Thursday, May 28, 2015

The Easy Button - Reflections on Parashat Nasso 5775

America is, by and large, a shortcut culture. Want to make a fast fortune? Find a shortcut for something people hate to do. TV remotes. Wash & wear clothes. Plastic food. Online shopping. EZPass. Tan in a Can. Diet Pills. If there's a shortcut, you can be assured that we'll find it.

This week's Torah portion talks about the dangers of spiritual shortcuts. In it we read the segment about the Nazir (a term for which there is no adequate English translation.) 

Who is a Nazir? Any person who, with great public fanfare, swears off wine (alcohol) and by extension ANY product made of, or containing grapes; who must let their hair grow long and shaggy; and who cannot become exposed to death (tumat hamet) - even for their closest relatives, like mom and dad. (To gain a deeper understanding of tumat hamet, click HERE.)

Is the Nazir to be praised for his self-denial or is he to be condemned? On the one hand, the Torah describes the Nazir as 'kadosh,' holy. On the other hand, he must bring a sin offering upon the successful completion of the vow.

There are venerable rabbinic voices down through ages on both sides of that question. I stand firmly with those who condemn the Nazir.

Consider the following: why would anyone in their right minds undertake such a disruptive, restrictive oath? What kind of mindset would volunteer for the life of a religious ascetic? 

An out-of-control person, that's who. Like a raging alcoholic, who desperately hopes that the power of the oath will buttress his weakening resolve.

Or perhaps someone who needs to call attention to themselves; one who derives self-esteem in holding themselves to a higher standard than their peers. This individual constantly gauges their religious performance against others - and consistently finds everyone else lacking. This type of Nazir finds bargain-basement self-esteem - not through hard work and honest achievement, but through building himself up by tearing others down.

And by the way: who (besides our Nazir) is the one other person on the planet who cannot be exposed to tumat hamet, even for a spouse, parent, sibling or child? Answer: the Cohen Gadol, the High Priest of Israel.

On a certain level, the Nazir is trying to be as holy as High Priest himself. 

It takes a lifetime for a person to prepare for the awesome responsibilities of the office of High Priest; but our Nazir, by mumbling a few words, catapults himself from zero-to-holy in 4.3 seconds. Neat trick.

The Nazir is trying to take a spiritual shortcut, and the Torah suggests that there are no shortcuts in the ethereal realm. That's why the Nazir brings the sin offering, and that's why the burning of the hair.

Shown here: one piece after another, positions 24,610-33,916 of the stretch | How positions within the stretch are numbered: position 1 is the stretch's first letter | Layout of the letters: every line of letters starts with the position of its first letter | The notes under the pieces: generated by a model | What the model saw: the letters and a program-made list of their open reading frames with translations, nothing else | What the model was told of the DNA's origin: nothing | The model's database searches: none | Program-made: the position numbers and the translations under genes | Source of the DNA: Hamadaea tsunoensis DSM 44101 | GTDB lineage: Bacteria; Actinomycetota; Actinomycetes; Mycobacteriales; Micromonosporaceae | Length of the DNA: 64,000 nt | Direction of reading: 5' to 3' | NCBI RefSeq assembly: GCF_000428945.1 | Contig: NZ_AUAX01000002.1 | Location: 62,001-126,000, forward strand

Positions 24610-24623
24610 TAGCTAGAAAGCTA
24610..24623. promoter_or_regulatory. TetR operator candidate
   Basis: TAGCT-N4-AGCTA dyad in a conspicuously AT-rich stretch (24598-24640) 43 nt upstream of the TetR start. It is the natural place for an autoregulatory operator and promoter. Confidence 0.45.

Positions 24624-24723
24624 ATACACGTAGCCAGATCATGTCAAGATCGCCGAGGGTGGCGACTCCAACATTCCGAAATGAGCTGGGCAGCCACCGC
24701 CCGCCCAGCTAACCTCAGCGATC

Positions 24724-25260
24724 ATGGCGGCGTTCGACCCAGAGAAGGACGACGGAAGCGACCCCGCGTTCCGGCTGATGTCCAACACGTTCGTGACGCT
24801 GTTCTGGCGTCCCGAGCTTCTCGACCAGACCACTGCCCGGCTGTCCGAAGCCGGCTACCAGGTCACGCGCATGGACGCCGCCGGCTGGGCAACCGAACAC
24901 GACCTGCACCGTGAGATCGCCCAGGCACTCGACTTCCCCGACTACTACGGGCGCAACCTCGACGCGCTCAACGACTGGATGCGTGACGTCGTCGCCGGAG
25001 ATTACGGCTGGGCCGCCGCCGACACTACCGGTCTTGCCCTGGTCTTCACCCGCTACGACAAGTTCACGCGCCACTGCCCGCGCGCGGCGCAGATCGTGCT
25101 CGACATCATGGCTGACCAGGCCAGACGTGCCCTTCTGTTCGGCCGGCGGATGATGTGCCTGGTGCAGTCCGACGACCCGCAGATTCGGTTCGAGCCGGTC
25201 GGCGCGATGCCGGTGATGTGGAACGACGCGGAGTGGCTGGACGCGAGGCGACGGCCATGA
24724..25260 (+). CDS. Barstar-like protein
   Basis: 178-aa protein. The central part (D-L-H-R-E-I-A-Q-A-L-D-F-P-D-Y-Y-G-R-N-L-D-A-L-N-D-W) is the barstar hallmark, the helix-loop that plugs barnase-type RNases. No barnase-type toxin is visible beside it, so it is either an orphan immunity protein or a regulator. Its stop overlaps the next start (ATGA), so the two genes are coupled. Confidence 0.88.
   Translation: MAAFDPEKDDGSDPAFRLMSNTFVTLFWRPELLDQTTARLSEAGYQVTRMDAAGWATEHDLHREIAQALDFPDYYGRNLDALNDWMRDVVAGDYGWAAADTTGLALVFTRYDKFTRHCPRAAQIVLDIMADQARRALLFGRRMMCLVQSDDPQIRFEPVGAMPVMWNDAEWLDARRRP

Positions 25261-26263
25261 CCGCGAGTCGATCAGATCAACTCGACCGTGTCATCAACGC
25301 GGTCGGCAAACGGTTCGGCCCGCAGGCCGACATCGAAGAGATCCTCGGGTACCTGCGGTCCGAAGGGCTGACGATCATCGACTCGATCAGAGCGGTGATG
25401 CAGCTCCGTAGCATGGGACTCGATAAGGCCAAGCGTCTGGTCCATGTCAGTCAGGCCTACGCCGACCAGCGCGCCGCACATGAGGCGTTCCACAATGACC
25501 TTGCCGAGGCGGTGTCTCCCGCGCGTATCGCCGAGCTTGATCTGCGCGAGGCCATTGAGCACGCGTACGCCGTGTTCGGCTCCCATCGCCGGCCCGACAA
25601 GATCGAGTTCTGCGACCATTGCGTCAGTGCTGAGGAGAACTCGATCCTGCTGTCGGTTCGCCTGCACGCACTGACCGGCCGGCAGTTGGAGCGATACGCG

A sin offering (chatat) is brought for the commission of an inadvertent sin: the person meant no harm, but accidentally violated a serious Torah prohibition. Thus the Nazir brings a sin offering because his intent for self-improvement was laudable, but the execution was flawed.

And in one of the most curious aspects of the ending ritual of Nazir, his/her hair is shaved off their head and thrown into the fire. Why? This luxurious mane of hair, this very public sign of the Nazir vow, is symbolic of the entire Nazir experience. And in the end, it goes up in smoke. The acrid smell of the burning hair says: your spiritual shortcut accomplished nothing, your self-abnegation was all for nought, you're back where you started, you still have to deal with your issues.

Because no vow, no pill, no Easy Button, can fix the things that are wrong in your life.

We don't have the Nazir vow in our day. But sadly, we still see the all-too-human Nazir impulse: not just in the addictive personality, but in mean-spirited, petty people who derive their self-esteem by denigrating others - with an acerbic tongue, or an arrogant attitude, or competitors in the frumkeit (holier-than-thou) olympics.

There are no shortcuts to spiritual growth and development. Spiritual growth is hard work. It requires humility and introspection; a sober evaluation of one's strengths and weaknesses; a receptiveness to the still, small voice inside us all; a willingness to see steady change over time; consistency; and patience with oneself. It requires Torah study and deepening our performance of mitzvot. It requires constant vigilance against complacency, intellectual stagnation and arrogance. It's the work of a lifetime - you can't bang it out in a weekend or two, or sub it out, or find easy answers on the internet. It's the ultimate do-it-yourself project and it comes with no instruction booklet. 

But the results of applied effort will, over time, yield inner peace, wisdom, and improved relationships. And if everybody on the planet focused on fixing themselves, imagine the kind of world we would inhabit! That is the Torah's eschatological vision; and isn't that the place where we're all trying to get to?

So instead trying to impress everyone with ostentatious demonstrations of piety, do something truly Jewish: fix yourself from the inside out, and by extension, repair the world.

Shabbat Shalom.

1 comment: